Since first entering the job market, I’ve had many opportunities to seek employment. My first job out of school was working as a deck hand on a deep sea diver’s tender. You know what I'm talking about, the guys with the big metal helmets and weighted boots. No, we weren’t in the deep sea. We were working in the Hackensack River in Hackensack, New Jersey. That’s where a WWII submarine, the USS LING, is docked and open to the public for guided tours. The Submarine Memorial Association operates the NJ Naval Museum and the USS LING as a permanent memorial to the men who served and died in the submarine service. The work we performed allowed the boat to be docked in NJ. The diver had been hired to bury telecommunications cables deeper in the muddy river bottom so the Ling had enough room to pass over them without issue. It was the best paying job I ever had up to that point. I was earning $17/hr. for moving hoses around and making sure the air and water pumps continued operating. That was a small fortune in those days equivalent to about $90/hr today when indexed for inflation. Interestingly, I got that first job through networking.
My second job came through networking as well. A friend of my mother’s worked as a plant manager for Litton Automated Business Systems in Clifton, NJ. He hired me on to work in the machine shop. I started out on the drill presses and worked my way up through grinders, chuckers, lathes, and finally the big computer controlled Cincinnati Acramatic milling machine. I made parts for early mainframe computers, machining the core memory drums out of aluminum stock. These were eventually covered with a magnetic coating that recorded the data. The tolerances were in the .0001’s of an inch with the aluminum polished to a mirror finish. It was exacting work.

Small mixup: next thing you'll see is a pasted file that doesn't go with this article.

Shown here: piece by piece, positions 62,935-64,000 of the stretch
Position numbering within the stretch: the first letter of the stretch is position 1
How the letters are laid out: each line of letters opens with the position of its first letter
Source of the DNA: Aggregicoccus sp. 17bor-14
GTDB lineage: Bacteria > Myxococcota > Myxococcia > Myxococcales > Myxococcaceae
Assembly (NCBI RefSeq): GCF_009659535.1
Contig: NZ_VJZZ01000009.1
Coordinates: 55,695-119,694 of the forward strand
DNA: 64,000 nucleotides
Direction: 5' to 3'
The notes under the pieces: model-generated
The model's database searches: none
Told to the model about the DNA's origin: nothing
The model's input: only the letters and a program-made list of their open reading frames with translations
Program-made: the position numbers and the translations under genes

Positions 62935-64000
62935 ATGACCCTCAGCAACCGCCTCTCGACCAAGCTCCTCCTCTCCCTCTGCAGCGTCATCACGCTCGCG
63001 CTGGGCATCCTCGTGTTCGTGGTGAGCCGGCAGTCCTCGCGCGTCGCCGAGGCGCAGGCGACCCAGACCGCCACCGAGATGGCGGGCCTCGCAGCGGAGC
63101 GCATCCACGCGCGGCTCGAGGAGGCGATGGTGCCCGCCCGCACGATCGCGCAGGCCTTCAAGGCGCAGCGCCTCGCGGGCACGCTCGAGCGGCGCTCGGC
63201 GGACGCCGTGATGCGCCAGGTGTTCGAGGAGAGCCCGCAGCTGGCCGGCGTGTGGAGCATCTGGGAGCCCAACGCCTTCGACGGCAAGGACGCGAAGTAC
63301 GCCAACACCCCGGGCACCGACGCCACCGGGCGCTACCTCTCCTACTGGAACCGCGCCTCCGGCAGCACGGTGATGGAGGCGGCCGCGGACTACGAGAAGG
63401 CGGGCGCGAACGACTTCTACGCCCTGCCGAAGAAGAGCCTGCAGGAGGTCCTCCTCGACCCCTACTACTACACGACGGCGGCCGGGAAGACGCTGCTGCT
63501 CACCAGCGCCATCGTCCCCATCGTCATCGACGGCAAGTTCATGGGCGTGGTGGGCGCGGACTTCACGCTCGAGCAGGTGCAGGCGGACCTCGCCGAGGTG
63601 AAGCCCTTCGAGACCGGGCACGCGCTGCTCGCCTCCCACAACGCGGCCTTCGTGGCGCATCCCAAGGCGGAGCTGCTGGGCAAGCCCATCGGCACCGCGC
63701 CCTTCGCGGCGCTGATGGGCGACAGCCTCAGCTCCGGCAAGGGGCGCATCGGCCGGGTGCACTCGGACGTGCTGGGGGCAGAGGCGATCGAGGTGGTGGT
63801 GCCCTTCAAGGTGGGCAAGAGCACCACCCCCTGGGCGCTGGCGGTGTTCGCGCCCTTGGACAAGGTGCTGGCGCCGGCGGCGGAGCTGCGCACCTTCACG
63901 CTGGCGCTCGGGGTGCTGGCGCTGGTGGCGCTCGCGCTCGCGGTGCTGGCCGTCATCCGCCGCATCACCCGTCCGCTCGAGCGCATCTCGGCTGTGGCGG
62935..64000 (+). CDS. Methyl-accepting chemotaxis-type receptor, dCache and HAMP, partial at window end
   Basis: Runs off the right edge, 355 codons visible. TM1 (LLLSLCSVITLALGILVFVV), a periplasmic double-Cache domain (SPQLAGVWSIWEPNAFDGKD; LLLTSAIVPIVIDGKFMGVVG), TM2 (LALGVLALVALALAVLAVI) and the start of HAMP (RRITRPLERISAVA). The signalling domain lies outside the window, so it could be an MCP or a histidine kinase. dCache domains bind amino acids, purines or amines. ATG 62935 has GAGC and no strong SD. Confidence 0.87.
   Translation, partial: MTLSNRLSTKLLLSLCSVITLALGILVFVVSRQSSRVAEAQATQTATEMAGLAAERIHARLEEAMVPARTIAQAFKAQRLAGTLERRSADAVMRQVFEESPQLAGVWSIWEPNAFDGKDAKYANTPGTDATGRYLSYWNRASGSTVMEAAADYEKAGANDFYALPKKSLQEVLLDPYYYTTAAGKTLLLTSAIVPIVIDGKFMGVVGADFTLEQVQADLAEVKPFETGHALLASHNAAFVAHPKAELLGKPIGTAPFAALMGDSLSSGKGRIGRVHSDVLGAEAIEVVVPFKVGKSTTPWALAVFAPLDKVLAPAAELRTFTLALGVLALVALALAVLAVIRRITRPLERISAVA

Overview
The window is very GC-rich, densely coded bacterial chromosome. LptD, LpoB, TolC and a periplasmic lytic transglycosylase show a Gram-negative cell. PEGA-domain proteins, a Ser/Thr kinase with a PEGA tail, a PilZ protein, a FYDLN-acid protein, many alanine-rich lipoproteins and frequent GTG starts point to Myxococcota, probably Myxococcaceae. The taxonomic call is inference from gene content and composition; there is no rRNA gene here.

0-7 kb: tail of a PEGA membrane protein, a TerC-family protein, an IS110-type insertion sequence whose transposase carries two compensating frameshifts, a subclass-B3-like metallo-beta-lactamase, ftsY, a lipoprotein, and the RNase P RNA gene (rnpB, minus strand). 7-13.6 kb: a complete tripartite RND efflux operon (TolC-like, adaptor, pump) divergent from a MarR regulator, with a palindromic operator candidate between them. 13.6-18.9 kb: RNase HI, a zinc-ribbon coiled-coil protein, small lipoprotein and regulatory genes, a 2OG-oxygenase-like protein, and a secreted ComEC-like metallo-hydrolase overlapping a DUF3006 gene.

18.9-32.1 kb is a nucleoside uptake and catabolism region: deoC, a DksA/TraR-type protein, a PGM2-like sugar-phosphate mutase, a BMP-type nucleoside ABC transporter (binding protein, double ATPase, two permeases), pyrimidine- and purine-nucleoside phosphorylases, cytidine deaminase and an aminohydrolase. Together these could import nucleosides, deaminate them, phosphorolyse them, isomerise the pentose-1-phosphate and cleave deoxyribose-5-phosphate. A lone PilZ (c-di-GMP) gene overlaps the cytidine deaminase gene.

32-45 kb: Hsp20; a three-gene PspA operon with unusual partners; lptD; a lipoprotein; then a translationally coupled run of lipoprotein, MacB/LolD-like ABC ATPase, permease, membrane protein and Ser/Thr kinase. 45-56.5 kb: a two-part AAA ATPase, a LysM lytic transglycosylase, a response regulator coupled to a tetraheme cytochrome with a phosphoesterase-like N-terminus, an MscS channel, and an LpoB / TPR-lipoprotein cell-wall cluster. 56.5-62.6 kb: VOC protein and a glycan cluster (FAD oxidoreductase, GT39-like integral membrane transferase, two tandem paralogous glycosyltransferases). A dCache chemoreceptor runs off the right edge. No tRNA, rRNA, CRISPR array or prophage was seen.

My third big job came through networking as well. After I became certified as an EMT in the state of New Jersey, one day when I was working at a gas station, I witnessed a young girl get struck by a motor vehicle. I ran across the street to render assistance. When the ambulance arrived at the scene, the responding paramedic said he was impressed with my field assessment. He told me the Jersey City Medical Center was actively hiring EMTs and Medics. I landed a job there the next day. The paramedic I had met had already told the department chief about me.
For some reason, after landing three successful network provided jobs, I began looking for work through traditional methods: submitting resumes, applying for jobs and talking to recruiters. For me, networking wasn’t a big draw when I worked in New Jersey, New York and Connecticut. Here in North Carolina, networking seems to be one of the best ways to go. One of the largest networking groups in the Raleigh area is offered through the Care Ministry of Colonial Baptist Church in Cary. I attended the Colonial JobSeekers group yesterday and must say it is quite an experience!
Meeting every Monday, there are approximately 200 people in attendance. It is the best organized and structured group I have seen within my limited networking frame of reference. There is a time for open networking starting at 8:00am over free coffee and bagels. At 8:30, there is a Spiritual Encouragement session in the Chapel where one of the church’s Pastors presents a Bible based devotional. After the devotional, the large group breaks up for more open networking and then moves on to the Special Interest Groups. Because it was my first time, I had to stay in the Chapel to attend the new member orientation, but later joined the Senior Management Group. There are groups for Admin, HR, Training, Education, Bio/Pharma, Manufacturing, Construction, Telecom, IT, Sales/Marketing, and Engineering. They also provide Interview Prep Workshops, Career Transition classes if you are seeking a position in a new industry, and basic and advanced Linkedin Training. The group meeting ends at 11:00am.
I met a lot of interesting people and am encouraged by what I saw. During the Chapel session, after the Pastor speaks, group members get up to share job landings, upcoming job interviews and prayer requests. Of the six or seven people who reported they’ve landed a job and are starting work next week, all of them found their jobs through networking. Yes, I’m encouraged.